Below this module lies the fingerprint scanner that is fast and super accurate. You can also set a Trusted Face to unlock the phone but it is buried deep inside the Smart Lock feature in Settings. It is the most cumbersome way to unlock a phone. First, you have to wake up the screen, then check to see if the camera has recognized your face or not, and then you have to swipe up the screen to get into the home screen. It is a hit and a miss affair most of the times. I suggest you stick to the reliable fingerprint scanner.

The rest of the design is standard with a USB Type-C port at the bottom, and a speaker to its right. There are two mics on the phone to capture OZO audio. And, there is a headphone jack on the top. The Hybrid-SIM card tray accepts two Nano SIM cards or you have to sacrifice the secondary SIM slot for a memory card, in case you want more storage. The metal buttons on the right edge are also adequately tactile and great to click.

All in all, the Nokia 8.1 is yet another stunningly designed smartphone from HMD’s stables.

Nokia 8.1 display: slots in the upper echelon of LCD screens

The Nokia 8.1’s 6.18-inch LCD panel on the front has been heavily marketed as “PureDisplay” by the company. Essentially, the company wants to highlight the HDR capabilities of the panel and the 500nits of brightness it can achieve. So yeah, the 6.18-inch “PureDisplay” LCD panel has an aspect ratio of 18.7:9 and a screen resolution of 2280×1080 pixels. And, it also has a wide notch and a fairly decent-sized chin at the bottom. The front actually reminds me a lot of the Poco F1. The only difference is that Nokia utilizes the chin for branding. Also, the notch is so wide that it cuts through a lot of the network information and such.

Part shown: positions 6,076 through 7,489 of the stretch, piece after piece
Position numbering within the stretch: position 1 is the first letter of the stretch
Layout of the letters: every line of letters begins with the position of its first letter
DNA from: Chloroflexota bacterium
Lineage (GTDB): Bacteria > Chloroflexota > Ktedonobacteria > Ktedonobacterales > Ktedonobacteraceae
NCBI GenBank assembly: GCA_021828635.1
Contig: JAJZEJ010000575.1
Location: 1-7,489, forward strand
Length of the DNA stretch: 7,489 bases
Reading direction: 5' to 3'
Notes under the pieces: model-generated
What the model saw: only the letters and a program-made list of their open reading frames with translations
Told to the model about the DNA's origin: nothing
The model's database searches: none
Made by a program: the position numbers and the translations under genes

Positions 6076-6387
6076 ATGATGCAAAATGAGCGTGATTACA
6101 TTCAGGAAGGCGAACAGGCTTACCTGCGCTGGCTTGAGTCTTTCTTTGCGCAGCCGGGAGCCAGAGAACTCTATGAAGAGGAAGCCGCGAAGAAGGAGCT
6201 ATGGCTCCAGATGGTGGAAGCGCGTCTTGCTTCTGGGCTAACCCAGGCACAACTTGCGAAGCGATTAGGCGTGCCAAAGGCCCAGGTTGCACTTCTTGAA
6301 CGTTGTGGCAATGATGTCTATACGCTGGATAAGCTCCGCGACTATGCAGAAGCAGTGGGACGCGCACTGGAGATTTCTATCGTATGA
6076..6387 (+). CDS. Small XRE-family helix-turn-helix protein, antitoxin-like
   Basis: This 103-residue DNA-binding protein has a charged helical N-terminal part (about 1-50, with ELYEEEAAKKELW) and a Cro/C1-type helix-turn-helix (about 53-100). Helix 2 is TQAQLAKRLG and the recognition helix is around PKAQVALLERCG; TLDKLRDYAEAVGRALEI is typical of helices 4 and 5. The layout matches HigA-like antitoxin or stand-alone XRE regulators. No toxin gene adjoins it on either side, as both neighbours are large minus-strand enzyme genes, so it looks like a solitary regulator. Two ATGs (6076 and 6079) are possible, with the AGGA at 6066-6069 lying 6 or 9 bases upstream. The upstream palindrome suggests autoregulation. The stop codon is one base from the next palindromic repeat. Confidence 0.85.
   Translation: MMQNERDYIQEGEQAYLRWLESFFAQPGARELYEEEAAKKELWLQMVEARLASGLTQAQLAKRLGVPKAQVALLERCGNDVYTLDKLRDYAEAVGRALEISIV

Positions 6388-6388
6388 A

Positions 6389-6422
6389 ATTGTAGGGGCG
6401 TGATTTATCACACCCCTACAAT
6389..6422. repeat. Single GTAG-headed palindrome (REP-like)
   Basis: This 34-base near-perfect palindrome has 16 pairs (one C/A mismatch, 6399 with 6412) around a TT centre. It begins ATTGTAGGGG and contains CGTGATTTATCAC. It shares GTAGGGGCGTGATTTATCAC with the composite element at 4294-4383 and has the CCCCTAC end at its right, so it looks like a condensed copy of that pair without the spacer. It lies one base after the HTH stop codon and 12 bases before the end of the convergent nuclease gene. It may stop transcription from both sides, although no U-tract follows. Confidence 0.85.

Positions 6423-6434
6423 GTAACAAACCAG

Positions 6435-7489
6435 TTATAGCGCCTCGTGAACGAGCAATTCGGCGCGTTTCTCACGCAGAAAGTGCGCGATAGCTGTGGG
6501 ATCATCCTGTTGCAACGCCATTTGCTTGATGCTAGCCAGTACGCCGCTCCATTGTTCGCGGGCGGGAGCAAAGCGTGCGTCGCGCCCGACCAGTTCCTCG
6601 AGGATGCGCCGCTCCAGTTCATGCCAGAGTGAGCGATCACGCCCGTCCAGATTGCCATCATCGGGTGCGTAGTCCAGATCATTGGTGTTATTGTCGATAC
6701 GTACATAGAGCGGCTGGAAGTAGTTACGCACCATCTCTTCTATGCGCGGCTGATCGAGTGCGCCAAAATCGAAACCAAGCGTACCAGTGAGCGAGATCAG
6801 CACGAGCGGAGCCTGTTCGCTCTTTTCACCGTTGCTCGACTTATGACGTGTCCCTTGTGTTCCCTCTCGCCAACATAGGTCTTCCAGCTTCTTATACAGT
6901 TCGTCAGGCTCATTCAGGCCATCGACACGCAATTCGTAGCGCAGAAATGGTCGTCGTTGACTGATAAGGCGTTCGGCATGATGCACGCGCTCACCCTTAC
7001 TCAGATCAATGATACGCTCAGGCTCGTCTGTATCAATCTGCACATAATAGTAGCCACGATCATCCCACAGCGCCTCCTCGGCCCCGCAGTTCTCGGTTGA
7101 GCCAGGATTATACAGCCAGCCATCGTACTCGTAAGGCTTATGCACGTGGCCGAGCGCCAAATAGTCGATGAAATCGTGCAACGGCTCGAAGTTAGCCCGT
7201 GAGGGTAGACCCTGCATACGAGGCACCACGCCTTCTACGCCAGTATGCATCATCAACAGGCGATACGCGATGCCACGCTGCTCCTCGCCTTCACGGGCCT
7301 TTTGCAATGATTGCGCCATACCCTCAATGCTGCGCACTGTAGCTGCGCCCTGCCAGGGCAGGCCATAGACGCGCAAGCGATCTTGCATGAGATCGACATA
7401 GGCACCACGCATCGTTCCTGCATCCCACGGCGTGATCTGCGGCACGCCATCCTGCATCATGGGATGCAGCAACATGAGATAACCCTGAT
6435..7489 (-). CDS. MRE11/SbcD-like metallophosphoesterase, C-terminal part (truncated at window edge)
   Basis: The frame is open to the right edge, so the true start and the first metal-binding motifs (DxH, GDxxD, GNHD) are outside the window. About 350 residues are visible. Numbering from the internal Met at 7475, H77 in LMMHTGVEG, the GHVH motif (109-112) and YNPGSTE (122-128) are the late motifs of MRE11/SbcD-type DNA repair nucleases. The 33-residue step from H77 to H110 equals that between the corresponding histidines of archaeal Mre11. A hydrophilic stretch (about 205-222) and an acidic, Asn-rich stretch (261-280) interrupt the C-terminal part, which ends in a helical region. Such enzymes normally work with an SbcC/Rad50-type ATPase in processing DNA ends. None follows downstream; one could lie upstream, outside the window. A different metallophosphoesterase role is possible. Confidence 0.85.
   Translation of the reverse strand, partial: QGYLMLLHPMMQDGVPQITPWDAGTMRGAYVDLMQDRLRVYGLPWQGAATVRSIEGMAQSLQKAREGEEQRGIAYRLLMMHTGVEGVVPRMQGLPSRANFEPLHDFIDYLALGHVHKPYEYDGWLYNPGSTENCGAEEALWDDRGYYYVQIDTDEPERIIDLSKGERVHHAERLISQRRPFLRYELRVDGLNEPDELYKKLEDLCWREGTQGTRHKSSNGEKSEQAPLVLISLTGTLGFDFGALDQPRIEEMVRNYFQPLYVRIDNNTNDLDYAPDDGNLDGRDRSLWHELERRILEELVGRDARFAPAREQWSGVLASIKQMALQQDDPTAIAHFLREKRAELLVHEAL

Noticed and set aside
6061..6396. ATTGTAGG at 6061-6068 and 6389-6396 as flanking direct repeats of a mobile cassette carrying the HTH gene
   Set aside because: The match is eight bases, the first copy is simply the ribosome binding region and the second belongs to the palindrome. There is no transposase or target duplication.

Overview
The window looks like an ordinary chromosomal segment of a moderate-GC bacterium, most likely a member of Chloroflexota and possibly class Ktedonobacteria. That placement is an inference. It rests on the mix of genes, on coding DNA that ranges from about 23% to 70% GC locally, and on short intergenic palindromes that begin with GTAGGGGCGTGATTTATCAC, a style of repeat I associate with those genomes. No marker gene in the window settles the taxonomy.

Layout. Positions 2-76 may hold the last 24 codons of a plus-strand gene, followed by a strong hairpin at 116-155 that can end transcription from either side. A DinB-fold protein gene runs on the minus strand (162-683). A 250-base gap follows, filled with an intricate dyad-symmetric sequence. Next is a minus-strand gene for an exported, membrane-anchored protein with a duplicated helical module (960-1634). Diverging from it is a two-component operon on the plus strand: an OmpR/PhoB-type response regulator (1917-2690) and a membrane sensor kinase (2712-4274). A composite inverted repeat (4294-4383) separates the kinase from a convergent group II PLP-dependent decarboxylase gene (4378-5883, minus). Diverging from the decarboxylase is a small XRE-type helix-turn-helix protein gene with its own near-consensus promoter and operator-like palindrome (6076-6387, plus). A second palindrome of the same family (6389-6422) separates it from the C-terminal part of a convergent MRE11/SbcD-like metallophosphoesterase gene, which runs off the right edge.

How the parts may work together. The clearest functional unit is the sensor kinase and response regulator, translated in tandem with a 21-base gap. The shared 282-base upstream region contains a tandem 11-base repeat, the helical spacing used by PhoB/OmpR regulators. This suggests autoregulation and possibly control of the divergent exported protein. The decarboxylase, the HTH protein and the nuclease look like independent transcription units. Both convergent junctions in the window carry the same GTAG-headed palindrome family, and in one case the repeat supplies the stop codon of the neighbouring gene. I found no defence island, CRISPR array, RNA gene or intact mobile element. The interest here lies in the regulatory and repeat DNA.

But unlike the Poco F1, the Nokia 8.1 has Widevine L1 support for HD-streaming and quite literally no screen bleeding issue. But the Nokia 8.1’s display is not quite perfect, in the sense that it doesn’t offer 100% of the color gamut. And, the auto-brightness powered by Google’s Adaptive Brightness technology is very stringent and keeps the brightness levels low at all times. Even under bright sunlight.

That said, the display is still very crisp and plenty colorful for daily usage. The viewing angles are great and thanks to the great brightness levels, the sunlight legibility is great too. Just make sure you switch off the Adaptive brightness, though.

Nokia 8.1 software: as good as stock Android can get